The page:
Theiling Online    Sitemap    Conlang Mailing List HQ   

Re: everyone's messages

From:Christophe Grandsire <christophe.grandsire@...>
Date:Saturday, July 7, 2001, 21:05
En réponse à Samuel Rivier <samuelriv@...>:

> > the french r is normally depicted as "R" in IPA > transcriptions, so I stick with it. When the r is next > to a voiced consonant ie Grande, bavarde, etc, and it > is almost always unvoiced. As I said, I grew up around > these sounds and because I was raised a native English > speaker, I always pronounced the /R/ (or /X/) as /h/ > or a weak /x/. >
Do you mean a native *French* speaker? English doesn't have an uvular 'r'. Well, if you're French, then I'm not alone anymore on that list. Hooray!!! :) But as for French /R/, you're right to voice it whenever possible, because it's inherently voiced (it's a voiced uvular approximant, not a fricative). French has a big constraint that all liquids and nasals (l, r, m and n) should be voiced. Only when near a voiceless consonnant are they devoiced by assimilation (and even then, voice reappears quite fast. I pronounce prendre /pRa~dR/ quite like [pX_Ra~dR], that's to say that the first /R/ begins unvoiced, but becomes voiced very fast, probably with the help of the following vowel. Only in the hypothetic situation of an /R/ surrounded with two voiceless consonnants would it be pronounced /X/, but even then a native French speaker would stick a /@/ somewhere and voice would reappear soon). To be sure that French /R/ is inherently voiced, try to pronounce it isolated (that's to say syllabic. It's not difficult to make syllabic continuants in isolation. I can manage even /s=/ :) ). It should appear voiced then, just like any liquid or approximant in French. To tell you the truth, I can barely pronounce a voiceless uvular approximant (or fricative). Also, I tend to hear the Southern Dutch 'g' (a voiced velar fricative) as a French 'r', while I never mistake my 'r' with the voiceless velar fricative (Spanish 'j'). Should be evidence enough that French 'r' is inherently voiced.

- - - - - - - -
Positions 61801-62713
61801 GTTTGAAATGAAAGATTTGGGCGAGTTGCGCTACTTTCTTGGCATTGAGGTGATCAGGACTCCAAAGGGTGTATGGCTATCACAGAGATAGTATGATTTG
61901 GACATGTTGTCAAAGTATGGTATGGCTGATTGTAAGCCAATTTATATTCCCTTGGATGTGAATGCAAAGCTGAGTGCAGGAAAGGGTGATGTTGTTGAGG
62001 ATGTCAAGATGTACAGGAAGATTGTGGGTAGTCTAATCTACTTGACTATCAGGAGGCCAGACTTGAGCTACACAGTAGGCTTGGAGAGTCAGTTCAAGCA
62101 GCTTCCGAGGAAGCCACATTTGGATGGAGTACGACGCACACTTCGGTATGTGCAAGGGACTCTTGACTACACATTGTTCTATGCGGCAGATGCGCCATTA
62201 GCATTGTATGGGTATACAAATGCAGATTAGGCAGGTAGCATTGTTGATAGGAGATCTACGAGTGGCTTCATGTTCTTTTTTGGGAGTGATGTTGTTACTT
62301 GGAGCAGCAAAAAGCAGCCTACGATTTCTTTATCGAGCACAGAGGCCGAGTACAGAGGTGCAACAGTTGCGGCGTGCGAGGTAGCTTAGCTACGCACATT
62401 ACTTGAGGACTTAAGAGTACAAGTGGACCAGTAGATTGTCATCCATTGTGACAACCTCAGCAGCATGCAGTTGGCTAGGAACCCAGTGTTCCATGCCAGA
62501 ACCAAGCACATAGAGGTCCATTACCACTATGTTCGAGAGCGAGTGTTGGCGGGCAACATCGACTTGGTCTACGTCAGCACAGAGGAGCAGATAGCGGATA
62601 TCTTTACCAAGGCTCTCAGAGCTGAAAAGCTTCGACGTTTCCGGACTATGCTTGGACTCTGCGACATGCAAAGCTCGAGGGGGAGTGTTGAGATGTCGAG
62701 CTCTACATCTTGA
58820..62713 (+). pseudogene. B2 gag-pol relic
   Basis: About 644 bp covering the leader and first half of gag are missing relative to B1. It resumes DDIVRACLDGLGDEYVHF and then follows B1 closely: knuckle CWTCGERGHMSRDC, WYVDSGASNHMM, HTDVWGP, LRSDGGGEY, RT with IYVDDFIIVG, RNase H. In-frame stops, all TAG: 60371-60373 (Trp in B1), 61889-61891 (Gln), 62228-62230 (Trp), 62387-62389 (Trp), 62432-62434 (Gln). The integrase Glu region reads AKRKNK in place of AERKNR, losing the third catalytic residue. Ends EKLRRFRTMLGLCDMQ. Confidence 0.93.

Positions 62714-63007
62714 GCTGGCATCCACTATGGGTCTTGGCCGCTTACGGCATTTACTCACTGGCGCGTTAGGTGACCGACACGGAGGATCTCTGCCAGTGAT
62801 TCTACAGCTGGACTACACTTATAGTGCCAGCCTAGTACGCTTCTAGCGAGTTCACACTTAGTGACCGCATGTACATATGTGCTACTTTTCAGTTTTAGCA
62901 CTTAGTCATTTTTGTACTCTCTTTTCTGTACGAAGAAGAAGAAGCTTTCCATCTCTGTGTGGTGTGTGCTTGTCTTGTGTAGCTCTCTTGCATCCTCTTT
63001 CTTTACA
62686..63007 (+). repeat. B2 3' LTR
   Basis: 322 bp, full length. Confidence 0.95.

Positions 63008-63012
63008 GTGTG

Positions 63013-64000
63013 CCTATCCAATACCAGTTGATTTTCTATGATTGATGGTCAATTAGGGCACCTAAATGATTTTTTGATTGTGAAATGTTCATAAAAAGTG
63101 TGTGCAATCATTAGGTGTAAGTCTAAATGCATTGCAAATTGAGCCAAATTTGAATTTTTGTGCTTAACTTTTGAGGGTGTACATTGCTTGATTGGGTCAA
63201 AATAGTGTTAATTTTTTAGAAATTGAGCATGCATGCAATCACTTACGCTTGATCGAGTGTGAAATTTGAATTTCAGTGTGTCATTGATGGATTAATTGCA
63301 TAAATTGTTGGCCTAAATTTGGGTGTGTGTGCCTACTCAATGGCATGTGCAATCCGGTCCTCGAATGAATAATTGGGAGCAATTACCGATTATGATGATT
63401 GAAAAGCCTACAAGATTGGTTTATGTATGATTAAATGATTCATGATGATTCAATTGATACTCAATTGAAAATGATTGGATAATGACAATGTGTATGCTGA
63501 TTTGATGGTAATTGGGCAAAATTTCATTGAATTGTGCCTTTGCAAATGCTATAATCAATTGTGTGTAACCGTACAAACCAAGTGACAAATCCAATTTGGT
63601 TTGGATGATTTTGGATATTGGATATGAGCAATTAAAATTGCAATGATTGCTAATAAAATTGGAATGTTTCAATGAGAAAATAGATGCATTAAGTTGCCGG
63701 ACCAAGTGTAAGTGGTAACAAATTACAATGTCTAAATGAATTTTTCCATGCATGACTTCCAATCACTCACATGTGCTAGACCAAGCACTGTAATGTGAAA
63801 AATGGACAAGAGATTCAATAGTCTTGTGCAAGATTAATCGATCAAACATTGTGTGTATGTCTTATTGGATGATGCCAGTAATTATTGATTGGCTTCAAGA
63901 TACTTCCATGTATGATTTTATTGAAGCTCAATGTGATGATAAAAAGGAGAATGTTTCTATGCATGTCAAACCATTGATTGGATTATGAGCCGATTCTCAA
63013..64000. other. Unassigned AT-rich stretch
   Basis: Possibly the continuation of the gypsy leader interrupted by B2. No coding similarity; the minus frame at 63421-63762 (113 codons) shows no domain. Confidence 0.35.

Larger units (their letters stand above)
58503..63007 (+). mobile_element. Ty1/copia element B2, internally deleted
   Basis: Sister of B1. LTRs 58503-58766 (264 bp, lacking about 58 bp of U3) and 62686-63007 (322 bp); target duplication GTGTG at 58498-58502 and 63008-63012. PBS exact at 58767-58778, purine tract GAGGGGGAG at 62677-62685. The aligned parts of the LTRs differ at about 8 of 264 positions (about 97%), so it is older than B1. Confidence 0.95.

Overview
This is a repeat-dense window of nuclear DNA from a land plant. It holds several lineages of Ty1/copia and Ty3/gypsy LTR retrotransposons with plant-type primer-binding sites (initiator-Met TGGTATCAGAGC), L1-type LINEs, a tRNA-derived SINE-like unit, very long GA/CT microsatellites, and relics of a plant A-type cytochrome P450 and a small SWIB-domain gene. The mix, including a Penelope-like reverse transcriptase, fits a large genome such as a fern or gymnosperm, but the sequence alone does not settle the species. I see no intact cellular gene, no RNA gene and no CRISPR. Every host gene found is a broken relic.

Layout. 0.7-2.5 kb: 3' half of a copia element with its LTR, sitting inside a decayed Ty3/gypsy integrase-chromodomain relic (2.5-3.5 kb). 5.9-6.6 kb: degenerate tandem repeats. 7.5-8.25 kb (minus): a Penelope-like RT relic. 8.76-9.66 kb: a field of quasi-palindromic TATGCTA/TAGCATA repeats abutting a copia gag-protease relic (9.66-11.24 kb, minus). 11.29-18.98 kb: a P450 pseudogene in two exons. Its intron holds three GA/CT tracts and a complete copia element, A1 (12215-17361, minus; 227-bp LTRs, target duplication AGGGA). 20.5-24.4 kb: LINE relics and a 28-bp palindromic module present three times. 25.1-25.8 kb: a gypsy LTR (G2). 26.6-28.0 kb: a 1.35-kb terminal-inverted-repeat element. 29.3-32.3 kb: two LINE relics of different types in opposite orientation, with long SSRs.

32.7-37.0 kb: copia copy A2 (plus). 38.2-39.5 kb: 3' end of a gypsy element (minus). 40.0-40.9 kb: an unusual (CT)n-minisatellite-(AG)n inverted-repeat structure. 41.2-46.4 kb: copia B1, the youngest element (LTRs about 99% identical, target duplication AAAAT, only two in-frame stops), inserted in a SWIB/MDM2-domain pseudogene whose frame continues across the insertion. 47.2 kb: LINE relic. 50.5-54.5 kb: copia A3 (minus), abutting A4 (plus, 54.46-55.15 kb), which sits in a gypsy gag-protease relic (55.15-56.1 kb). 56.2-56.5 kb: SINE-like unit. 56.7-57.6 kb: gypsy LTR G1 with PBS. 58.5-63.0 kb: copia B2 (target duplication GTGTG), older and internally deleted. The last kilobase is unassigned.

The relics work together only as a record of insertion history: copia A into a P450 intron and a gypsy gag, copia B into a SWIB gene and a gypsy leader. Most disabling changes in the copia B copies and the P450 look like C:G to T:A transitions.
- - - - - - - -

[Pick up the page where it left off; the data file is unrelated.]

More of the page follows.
> > All planets that spin have magnetic fields. Thus I > think that we can induce that all that which would be > defined as a planet has a magnetic field. Venus barely > has one because its spin is so slow, but it exists > nonetheless. >
Absolutely not. Having a spin is not enough to have a magnetic field. You need also at least a metallic core IIRC, plus a few other conditions. Christophe.